The Verge: Ashley Springer
When Hollywood casting directors have to cast the school nerd, they'll usually pick an actor who was the jock in real life and slap a pair of glasses on him. Ashley Springer is much closer to the real deal: though initially shy and self-effacing, he's thoughtful, quick, and possessed of an interesting backstory once you get to know him (as a teen, he was a professional magician). Springer first gained notice as one of Jess Weixler's victims in the Sundance-minted horror comedy Teeth, but he has his largest role to date in the new film Dare, where his geeky Ben comes alive when both he and best friend Alexa (Emmy Rossum) pursue the sexually confused Johnny (Zach Gilford).
On the verge of Dare's release this week, I talked to Springer about the film's adventurous nature, the unique way he snagged the role, and his magical past.
In Dare, the centerpiece scene for your character is pulled almost entirely from the short film the movie is based on. That short has been out there for several years, and you can find it online. Did you take a look at it before you went in for your audition?
No, I avoided it on purpose, actually. Emmy had seen it and she told me a little bit about it -- she was a big fan of it. I tried not to watch it, though.
There was no temptation? You didn't think it might give you an idea of what the writer and director were looking for?
I just imagined myself playing the scene and having someone else's lines in my head. I remember in acting school, sometimes we would try doing movie scenes, and it was a much different challenge than doing a play because you'd have a performance in mind. Even if you were trying not to recreate the performance, you'd have the specific rhythms of how people would say things or the characteristics of the original actor. I just didn't want to be battling that.
So you had already talked to Emmy before you went in...had she been cast, or were you two friends?
The thing was, I did a reading of the movie before they started casting anything because Kerry Barden cast Teeth as well, so he's cast me in a number of things. Kerry was doing the movie and they put together a reading early on so they could hear it, and he put me in the reading. They liked me from there and that's how I got the job more than anything, because I think if I had not gotten that, the audition probably would not have gotten me the job.
You didn't feel like you did as good a job in the actual audition?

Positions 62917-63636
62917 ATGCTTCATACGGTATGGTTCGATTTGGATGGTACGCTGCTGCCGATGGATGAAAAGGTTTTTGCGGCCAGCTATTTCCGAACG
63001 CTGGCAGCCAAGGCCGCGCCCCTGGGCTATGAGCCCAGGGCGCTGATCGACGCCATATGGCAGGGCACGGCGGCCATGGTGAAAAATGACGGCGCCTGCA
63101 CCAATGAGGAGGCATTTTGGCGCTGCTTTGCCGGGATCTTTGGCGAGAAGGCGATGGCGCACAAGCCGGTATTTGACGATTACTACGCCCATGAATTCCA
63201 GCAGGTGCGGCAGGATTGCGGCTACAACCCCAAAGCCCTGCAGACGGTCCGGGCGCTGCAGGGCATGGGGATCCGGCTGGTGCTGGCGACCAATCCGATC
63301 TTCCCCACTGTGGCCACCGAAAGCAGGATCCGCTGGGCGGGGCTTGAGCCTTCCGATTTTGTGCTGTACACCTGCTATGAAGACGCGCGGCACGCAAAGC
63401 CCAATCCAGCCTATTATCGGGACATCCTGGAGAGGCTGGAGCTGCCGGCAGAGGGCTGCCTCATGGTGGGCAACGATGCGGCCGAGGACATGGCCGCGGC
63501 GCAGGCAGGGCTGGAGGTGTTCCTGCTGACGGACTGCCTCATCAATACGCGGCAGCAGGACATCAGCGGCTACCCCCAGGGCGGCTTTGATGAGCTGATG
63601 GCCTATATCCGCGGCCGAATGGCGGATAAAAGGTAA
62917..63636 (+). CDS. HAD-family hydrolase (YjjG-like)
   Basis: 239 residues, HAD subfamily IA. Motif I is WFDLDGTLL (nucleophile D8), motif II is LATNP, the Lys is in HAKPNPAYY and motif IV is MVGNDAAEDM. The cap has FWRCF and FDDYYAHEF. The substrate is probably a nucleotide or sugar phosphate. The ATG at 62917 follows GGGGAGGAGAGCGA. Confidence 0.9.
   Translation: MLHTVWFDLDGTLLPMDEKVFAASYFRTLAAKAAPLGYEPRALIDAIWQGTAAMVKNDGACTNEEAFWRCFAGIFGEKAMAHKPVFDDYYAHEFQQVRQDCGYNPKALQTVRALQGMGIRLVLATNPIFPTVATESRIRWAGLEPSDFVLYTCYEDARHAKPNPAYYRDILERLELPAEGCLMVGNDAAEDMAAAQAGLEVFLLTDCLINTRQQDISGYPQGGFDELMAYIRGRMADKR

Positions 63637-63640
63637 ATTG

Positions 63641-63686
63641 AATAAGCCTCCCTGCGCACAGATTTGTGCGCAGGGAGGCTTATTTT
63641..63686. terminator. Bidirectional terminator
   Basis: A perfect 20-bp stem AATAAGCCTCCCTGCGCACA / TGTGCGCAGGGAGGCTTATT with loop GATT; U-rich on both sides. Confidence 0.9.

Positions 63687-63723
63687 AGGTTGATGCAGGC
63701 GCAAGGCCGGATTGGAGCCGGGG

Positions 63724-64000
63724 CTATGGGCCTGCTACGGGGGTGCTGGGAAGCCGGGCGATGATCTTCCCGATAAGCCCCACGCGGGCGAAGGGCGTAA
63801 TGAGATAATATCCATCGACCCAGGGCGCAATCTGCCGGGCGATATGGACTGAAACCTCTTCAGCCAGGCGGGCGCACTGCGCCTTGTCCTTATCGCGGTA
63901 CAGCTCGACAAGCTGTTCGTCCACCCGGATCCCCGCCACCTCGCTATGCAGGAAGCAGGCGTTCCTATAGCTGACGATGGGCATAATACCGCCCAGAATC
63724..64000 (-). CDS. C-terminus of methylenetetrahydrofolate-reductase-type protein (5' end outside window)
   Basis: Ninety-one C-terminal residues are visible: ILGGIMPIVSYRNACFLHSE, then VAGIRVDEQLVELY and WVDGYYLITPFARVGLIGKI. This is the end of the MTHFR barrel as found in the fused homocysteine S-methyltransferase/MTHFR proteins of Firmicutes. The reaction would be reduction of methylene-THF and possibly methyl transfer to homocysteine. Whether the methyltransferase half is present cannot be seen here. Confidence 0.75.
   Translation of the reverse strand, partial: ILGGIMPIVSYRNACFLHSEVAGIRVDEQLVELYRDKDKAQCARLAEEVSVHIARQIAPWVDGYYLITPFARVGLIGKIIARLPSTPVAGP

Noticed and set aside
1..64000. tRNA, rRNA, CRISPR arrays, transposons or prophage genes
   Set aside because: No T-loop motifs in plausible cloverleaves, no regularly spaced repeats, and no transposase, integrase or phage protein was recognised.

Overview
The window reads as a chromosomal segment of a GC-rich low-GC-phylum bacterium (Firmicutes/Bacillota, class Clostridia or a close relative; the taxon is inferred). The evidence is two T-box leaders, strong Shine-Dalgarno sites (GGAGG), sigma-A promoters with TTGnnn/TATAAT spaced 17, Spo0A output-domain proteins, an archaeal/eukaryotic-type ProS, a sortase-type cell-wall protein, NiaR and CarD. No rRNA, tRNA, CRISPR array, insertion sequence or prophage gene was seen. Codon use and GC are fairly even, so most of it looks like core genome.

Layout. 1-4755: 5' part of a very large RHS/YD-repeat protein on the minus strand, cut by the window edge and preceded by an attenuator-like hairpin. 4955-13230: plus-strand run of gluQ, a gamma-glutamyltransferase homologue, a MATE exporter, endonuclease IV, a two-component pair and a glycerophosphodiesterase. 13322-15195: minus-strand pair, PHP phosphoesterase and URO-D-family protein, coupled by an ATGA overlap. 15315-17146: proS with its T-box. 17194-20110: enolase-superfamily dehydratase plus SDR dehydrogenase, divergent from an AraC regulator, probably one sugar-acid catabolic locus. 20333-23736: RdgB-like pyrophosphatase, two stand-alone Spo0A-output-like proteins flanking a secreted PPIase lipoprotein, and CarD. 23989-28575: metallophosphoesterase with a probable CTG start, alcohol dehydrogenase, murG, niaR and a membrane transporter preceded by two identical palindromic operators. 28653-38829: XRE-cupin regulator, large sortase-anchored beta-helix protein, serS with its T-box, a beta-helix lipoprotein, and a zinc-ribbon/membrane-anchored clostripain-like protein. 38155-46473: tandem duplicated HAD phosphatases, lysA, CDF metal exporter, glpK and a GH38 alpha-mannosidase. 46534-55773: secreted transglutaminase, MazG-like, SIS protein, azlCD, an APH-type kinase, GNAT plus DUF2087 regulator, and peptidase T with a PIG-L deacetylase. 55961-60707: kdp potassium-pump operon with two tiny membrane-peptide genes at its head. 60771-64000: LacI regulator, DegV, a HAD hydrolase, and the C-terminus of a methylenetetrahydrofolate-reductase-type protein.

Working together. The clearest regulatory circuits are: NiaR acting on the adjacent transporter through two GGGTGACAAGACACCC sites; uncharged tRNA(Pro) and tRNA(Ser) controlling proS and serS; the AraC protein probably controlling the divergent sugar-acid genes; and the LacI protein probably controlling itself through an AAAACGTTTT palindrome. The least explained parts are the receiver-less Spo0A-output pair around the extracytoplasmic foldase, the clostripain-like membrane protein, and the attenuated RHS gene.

I thought it was fine, but it was lucky for me that they were able to see me do the entire thing. Auditions are tricky! When you do a reading -- even more so than when you do the film -- you have a plan that you can ride this arc of the character from scene to scene. You obviously can't do that in an audition, so I was lucky that I was able to audition that way. It's not like anybody has any idea who I am. They had Emmy and Zach, who obviously had careers and have done things that people have seen, and I think that had they wanted to, they could have gotten somebody like that for Ben. They saw me before anyone else, though, so I got to do my own thing.
Ben's arc is very interesting -- he seems so timid when the movie begins, but by the end, he's practically the movie's most confident, sexually assertive character.
I think that's totally right-on. He does start out with very little confidence, especially in the romantic arena. Alexa is his only real friend, and she doesn't exactly have a lot of high status socially in their high school. When he decides to go after Johnny, that's a huge risk for him, and one that he's never taken before in his life, so there's a major change in him. I tend to be more like early Ben in my life -- I have a hard time being assertive and standing up for myself -- so it was fun to discover how assertive he was as we went along.
When I talked to Zach Gilford, he told me that he didn't think Johnny was gay, and that Ben was almost exploiting Johnny's desire for friendship and intimacy by coaxing him into this relationship.
I think that that is the more interesting take on Johnny, right? But I think from Ben's perspective, it's sort of moot. He's not even thinking about it -- any opening that Johnny gives him, he's so hoping that something is going to be there that I don't think he actually steps back and analyzes whether Johnny actually wants it or not. It's like he's trying to sell him on the idea the whole time, and any positive feedback he gets outweighs all the negatives for him.
Pages: 1 2